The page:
Australian Dental Journal
School of Arts and Humanities
The disproportionate burden of oral disease in Aboriginal children and the issues in accessing mainstream dental services are well documented. Yet little is known about dental professionals’ perspectives in providing oral care for Aboriginal children. This paper presents findings from a study exploring such perspectives.
Semi-structured interviews were carried out in Western Australia following purposive sampling of non-Aboriginal dentists, dental clinic assistants (dental nurses) and oral health therapists/dental hygienists. Interviews were recorded, transcribed and analysed guided by grounded theory for key themes related to the topic.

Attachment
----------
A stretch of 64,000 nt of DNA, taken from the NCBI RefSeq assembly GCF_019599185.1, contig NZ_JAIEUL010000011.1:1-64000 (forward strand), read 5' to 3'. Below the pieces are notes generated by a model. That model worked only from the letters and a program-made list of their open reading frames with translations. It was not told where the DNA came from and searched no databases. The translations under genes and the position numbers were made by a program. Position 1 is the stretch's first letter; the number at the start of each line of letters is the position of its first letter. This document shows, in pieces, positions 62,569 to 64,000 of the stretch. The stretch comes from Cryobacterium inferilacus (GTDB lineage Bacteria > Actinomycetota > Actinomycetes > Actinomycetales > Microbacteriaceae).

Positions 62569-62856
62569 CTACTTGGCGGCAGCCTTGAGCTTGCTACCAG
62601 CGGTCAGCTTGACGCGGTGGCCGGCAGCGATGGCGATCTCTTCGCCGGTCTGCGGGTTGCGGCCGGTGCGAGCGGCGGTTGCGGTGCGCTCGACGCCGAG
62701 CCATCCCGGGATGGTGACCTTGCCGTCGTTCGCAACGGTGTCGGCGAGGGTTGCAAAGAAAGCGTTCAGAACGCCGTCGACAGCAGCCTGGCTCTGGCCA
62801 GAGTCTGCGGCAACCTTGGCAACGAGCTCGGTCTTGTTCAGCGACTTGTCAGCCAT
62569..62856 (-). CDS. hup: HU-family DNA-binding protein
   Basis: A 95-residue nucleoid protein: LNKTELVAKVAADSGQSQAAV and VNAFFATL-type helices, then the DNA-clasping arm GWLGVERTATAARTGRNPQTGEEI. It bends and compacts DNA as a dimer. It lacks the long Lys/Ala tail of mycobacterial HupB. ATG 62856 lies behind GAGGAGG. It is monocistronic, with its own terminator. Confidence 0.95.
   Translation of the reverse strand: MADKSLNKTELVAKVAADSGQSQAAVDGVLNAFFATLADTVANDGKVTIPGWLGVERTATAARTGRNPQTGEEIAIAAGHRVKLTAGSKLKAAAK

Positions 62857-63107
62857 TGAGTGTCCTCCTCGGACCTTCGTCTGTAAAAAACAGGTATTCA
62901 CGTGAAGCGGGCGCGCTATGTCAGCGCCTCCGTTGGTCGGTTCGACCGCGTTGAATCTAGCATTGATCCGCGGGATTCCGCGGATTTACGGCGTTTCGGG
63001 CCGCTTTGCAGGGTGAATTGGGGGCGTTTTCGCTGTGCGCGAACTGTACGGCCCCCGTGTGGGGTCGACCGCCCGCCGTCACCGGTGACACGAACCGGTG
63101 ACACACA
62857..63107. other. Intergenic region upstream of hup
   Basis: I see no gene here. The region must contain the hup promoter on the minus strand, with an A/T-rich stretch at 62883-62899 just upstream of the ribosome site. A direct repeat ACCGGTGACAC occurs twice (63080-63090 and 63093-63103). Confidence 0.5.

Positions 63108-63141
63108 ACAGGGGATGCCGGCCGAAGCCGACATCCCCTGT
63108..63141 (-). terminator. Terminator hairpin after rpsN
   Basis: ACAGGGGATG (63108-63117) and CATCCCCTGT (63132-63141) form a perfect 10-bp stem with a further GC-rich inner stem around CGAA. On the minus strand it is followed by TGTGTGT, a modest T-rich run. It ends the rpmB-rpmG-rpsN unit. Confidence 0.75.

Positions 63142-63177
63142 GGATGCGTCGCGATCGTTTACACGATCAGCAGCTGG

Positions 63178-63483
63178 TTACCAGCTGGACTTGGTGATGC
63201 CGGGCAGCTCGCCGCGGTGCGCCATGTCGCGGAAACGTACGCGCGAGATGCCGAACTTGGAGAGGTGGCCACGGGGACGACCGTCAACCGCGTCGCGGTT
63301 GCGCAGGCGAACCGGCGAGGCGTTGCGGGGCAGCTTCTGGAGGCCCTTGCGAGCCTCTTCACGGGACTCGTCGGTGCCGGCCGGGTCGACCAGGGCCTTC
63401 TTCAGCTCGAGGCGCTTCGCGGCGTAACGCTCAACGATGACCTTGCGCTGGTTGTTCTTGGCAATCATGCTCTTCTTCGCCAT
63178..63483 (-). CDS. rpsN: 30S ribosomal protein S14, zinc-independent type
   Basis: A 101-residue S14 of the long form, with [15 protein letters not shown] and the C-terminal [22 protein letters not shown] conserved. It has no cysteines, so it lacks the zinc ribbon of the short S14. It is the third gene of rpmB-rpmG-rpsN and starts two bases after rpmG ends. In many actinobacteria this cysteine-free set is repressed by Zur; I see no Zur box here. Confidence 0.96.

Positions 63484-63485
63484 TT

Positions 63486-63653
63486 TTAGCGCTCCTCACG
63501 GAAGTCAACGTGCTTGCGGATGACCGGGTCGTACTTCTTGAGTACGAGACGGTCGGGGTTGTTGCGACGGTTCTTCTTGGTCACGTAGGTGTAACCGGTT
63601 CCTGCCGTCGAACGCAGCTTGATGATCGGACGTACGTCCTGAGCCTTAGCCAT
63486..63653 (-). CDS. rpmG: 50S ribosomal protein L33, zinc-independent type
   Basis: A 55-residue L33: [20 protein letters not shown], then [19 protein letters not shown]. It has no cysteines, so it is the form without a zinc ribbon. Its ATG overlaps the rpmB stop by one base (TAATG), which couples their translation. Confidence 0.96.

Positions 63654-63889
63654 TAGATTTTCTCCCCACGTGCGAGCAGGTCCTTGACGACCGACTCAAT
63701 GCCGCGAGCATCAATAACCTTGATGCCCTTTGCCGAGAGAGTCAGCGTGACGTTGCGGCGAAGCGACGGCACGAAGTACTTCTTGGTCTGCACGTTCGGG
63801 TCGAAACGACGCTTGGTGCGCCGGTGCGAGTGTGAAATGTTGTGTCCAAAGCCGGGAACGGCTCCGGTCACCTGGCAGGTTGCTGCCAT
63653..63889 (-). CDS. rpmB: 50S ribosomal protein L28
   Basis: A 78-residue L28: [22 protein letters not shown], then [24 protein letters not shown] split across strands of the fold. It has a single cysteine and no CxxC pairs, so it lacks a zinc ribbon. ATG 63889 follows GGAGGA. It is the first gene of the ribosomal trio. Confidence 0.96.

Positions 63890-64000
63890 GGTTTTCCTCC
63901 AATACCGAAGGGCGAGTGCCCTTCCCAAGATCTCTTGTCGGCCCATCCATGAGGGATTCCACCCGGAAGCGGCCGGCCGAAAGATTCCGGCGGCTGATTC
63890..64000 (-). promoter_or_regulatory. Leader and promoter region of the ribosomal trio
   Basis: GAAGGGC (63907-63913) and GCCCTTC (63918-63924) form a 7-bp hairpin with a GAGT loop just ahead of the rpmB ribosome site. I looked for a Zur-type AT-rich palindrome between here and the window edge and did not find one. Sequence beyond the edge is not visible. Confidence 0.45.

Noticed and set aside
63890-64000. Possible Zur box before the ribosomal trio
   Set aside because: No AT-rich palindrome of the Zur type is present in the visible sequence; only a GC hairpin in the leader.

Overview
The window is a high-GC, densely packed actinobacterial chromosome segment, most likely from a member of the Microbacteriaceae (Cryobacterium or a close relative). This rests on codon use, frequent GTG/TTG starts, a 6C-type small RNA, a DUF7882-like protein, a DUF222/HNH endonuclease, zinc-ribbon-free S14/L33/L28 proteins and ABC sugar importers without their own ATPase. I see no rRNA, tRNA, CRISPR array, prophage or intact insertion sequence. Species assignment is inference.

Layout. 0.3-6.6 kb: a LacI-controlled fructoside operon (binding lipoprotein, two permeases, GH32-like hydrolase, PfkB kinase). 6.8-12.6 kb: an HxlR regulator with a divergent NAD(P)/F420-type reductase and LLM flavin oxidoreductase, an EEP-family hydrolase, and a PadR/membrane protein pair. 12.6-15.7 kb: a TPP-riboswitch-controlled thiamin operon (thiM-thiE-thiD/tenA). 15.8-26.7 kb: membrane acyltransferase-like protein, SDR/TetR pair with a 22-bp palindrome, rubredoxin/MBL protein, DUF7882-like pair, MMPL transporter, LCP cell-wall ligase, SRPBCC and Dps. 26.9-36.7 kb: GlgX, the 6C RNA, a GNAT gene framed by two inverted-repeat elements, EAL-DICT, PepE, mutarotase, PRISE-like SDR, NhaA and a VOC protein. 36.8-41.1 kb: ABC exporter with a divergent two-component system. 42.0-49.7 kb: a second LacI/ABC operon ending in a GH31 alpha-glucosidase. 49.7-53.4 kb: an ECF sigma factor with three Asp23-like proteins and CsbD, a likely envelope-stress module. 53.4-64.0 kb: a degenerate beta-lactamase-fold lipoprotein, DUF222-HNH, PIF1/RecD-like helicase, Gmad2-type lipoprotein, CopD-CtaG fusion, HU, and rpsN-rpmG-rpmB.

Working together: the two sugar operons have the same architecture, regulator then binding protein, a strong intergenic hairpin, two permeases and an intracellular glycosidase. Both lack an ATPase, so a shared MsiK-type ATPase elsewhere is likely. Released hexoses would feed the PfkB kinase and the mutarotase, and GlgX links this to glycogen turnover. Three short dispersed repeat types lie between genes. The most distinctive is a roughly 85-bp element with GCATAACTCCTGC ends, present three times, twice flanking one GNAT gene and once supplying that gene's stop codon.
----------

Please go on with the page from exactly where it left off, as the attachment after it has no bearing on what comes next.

Findings included a service delivery model sometimes unresponsive to Aboriginal families’ needs; dental professionals’ limited education and training to work with confidence and cultural sensitivity with Aboriginal patients and socioeconomic influences on Aboriginal children’s poor oral health considered outside dental professionals’ remit of care.
Findings suggest oral health policies and practices and dental professionals’ education and training need reviewing for how well such policies support dental professionals in an Aboriginal context. This includes engaging with Aboriginal stakeholders, working effectively with Aboriginal families, and developing shared understandings about what is needed to increase access to care and improve oral health outcomes for Aboriginal children.